Melanie Jane

This week we're delving into the world of aldehydes – the unsung heroes that revolutionized modern perfumery. Let's uncover the science and art behind these intriguing compounds.

The story of aldehydes in perfumery can't be told without mentioning Chanel No. 5, a fragrance that turned the perfume world on its head in 1921. Its creator, Ernest Beaux, used aldehydes to an unprecedented extent, crafting a scent that was unlike anything known at the time – abstract, non-floral, and uniquely modern. Contrary to popular belief, it wasn't the first perfume to contain aldehydes, but it was the first to “overuse” them…


Popular legend has it that Chanel No. 5 was the result of a 'mistake' that made history when perfumer Ernest Beau's apprentice misread his formula and added ten times more aldehyde to a sample blend of Chanel No. 5.

Gabrielle “Coco” Chanel loved it so much they kept the formula, and it became the most iconic fragrance of all time. It was released on the fifth day of the fifth month in 1921—five was Coco's favourite number—and she hoped it would be lucky for the success of the perfume. It wasn't luck, but the overuse of aldehydes that defined its success and changed the perfume industry forever. The fragrance is known as an “Aldehydic Floral”.

This legendary “mistake” is a popular tale, and one told many times over. However, Ernest Beau's family and colleagues at the time refuted the story, saying there is no proof it ever happened and that Ernest himself never mentioned it to them. Regardless, it still makes for an entertaining story!


Aldehydes are organic compounds that, in perfumery, are known for their distinctive and diverse scents. From sharp, metallic, and clean to waxy, soapy, and citrusy, aldehydes add complexity and a certain 'lift' to fragrances. They're like the salt in cooking – a little can transform a dish, or in this case, a scent.


Here's a twist in the tale – not everything called an 'aldehyde' in perfumery is technically an aldehyde. Compounds like Peach C14 or Coconut C18, often referred to as aldehydes, don't fit the strict chemical definition. Yet, they share a similar capacity to enhance and add dimension to fragrances, earning their place in the aldehyde family in the broader, artistic sense of perfumery.

List of Aldehydes and Their Corresponding Natural Scents:
1. Aldehyde C-8: Resembles a citrusy, orange-like scent.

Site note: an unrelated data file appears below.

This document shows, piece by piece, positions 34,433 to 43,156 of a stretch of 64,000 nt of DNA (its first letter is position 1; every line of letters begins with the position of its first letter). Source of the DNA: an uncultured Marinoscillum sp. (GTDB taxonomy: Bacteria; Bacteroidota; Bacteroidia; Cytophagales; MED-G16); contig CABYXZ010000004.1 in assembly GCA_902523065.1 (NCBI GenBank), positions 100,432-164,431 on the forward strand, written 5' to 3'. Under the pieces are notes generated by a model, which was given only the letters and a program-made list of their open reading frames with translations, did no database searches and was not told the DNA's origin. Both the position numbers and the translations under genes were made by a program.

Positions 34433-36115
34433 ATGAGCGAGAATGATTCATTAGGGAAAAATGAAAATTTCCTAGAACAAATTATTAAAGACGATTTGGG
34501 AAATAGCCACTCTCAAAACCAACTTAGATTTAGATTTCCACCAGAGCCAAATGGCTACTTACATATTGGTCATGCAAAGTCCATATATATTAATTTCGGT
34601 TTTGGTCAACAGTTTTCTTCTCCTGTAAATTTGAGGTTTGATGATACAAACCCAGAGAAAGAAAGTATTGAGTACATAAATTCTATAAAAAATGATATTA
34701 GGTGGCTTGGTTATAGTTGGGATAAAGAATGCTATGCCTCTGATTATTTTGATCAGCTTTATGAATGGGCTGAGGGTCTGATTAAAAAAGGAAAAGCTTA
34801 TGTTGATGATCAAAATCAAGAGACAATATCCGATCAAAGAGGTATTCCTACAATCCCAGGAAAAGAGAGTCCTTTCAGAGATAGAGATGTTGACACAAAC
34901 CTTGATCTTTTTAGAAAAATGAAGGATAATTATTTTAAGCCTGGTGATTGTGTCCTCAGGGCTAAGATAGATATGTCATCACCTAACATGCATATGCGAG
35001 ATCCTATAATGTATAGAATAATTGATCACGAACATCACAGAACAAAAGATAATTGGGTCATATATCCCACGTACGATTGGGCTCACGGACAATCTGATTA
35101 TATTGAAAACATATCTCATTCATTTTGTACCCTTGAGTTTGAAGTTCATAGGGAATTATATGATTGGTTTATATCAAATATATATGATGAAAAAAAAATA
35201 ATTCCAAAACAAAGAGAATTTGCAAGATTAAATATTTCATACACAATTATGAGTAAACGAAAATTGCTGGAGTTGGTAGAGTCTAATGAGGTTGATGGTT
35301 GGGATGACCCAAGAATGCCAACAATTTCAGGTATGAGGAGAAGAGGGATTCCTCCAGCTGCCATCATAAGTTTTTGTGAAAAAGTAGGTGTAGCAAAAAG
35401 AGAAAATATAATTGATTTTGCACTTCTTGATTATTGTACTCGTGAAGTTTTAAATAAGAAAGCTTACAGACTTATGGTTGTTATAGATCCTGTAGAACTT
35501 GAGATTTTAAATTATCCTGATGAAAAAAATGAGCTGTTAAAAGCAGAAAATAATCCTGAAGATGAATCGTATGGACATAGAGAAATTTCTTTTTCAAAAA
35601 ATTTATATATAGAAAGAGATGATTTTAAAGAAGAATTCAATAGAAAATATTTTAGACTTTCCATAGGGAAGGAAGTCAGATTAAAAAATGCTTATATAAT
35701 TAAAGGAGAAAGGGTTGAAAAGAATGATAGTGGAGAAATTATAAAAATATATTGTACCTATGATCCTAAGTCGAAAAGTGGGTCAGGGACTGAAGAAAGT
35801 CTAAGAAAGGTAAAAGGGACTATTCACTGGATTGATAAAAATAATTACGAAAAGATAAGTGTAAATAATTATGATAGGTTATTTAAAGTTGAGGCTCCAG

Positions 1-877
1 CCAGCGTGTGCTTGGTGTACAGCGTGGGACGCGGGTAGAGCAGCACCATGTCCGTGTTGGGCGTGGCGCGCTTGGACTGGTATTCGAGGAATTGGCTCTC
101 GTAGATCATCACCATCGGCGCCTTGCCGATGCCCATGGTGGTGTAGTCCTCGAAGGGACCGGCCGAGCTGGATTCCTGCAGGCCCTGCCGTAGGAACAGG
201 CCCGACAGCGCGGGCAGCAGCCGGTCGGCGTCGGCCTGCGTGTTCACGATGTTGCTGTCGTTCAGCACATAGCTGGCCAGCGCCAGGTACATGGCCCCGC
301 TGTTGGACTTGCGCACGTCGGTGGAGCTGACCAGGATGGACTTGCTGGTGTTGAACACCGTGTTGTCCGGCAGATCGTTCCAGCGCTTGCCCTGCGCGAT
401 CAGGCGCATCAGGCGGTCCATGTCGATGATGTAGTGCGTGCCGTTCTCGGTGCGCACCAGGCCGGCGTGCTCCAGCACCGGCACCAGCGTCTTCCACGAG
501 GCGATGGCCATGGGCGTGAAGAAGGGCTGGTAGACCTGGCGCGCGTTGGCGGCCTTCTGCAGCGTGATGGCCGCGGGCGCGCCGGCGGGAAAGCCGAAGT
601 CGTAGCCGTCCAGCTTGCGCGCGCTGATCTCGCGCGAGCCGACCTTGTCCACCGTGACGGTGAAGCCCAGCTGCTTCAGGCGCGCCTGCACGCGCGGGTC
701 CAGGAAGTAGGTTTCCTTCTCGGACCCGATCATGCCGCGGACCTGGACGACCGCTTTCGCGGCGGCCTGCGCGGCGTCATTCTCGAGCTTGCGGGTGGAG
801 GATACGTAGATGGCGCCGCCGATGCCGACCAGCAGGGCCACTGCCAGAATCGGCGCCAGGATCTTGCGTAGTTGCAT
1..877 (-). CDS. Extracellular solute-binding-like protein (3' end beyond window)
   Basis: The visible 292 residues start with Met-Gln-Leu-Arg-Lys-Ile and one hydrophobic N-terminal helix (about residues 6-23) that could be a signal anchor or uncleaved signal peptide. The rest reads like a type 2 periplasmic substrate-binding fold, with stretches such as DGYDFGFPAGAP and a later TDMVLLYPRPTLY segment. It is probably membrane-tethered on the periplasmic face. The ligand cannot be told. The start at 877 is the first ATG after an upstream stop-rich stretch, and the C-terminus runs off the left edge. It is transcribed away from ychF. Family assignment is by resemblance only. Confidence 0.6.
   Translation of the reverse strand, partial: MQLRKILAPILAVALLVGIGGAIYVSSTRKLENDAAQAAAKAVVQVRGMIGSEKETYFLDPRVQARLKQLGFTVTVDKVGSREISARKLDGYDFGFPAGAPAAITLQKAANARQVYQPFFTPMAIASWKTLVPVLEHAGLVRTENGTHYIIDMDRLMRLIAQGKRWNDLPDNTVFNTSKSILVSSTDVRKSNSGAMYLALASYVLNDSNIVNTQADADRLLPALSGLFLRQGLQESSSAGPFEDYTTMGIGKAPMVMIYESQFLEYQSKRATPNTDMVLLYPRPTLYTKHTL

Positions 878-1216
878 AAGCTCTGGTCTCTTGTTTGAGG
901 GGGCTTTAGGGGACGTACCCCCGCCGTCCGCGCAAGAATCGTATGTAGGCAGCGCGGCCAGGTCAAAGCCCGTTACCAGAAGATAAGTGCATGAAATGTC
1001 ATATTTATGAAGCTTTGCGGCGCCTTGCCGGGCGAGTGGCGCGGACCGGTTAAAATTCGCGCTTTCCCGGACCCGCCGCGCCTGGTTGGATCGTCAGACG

2. Aldehyde C-9: Has a rose-like, waxy aroma.
3. Aldehyde C-10: Offers a strong orange and rose scent, somewhat waxy and citrusy.
4. Aldehyde C-11: Known for a sharp green fragrance, that to me smells like coriander. Less is more with this one, but try it you must, C-11 adds a champagne pop to your perfume!
5. Aldehyde C-12 (MNA): Mimics a soapy, waxy, and fresh linen scent.
6. Aldehyde C-12 (Lauric): Carries a floral, slightly citrusy fragrance.
7. Peach C-14 (not a true aldehyde): Evokes the aroma of peaches.
8. Coconut C-18 (also not a true aldehyde): Smells like coconut.


A lesser-known aspect of aldehydes is their potential impact on mood and perception. Some studies suggest that certain aldehydes, when used in perfumery, can have subtle psychoactive effects, potentially influencing emotions and feelings of well-being. This fascinating area of study blends the worlds of fragrance chemistry and neurology, hinting at the profound ways scent can affect us beyond just the olfactory experience.


Beyond Chanel No. 5, aldehydes have played starring roles in many iconic scents, helping to create perfumes that are radiant, airy, and distinctly modern. They're used to impart a clean, almost effervescent quality that can make a fragrance feel more vibrant and alive.

1. Lanvin Arpège (1927): This classic fragrance is known for its rich and complex floral aldehyde composition. It's a harmonious blend where aldehydes add a sparkling and effervescent quality to the lush floral bouquet.
2. Estée Lauder White Linen (1978): A modern classic, White Linen is famous for its crisp, clean, and fresh aldehyde notes, which give the fragrance its signature brightness and purity.
3. Guerlain Mitsouko (1919): While not as aldehyde-forward as others, Mitsouko features subtle aldehyde notes that contribute to its unique and mysterious peachy chypre character.
4. Yves Saint Laurent Rive Gauche (1971): This fragrance is a perfect example of how aldehydes can add a metallic, sharp edge to a scent, making it stand out with a unique and modern twist.
5. Robert Piguet Baghari (1950): Baghari is an elegant and sophisticated fragrance where aldehydes play a significant role in enhancing its floral and amber notes, giving it a timeless quality.
6. Givenchy L'Interdit (1957): Originally created for Audrey Hepburn, this fragrance uses aldehydes to lend a sparkling and airy quality to its sophisticated floral composition.
These fragrances are just a few examples of how aldehydes have been used to create some of the most memorable and enduring scents in the history of perfumery.


Working with aldehydes is an art. Their intensity means they must be used with precision – too much can overwhelm a fragrance, too little might not achieve the desired effect. It's a delicate balance that requires a masterful touch.


Aldehydes have the unique ability to make a fragrance more than just a scent – they turn it into an experience. They bring an abstract quality, a sense of mystery and allure that's hard to pinpoint but impossible to ignore.

As we explore the fascinating world of fragrances, let's not forget these transformative molecules that continue to shape and redefine the boundaries of perfumery.

Until next time, may your scent explorations be as enigmatic and exciting as the world of aldehydes.

Fragrantly yours,

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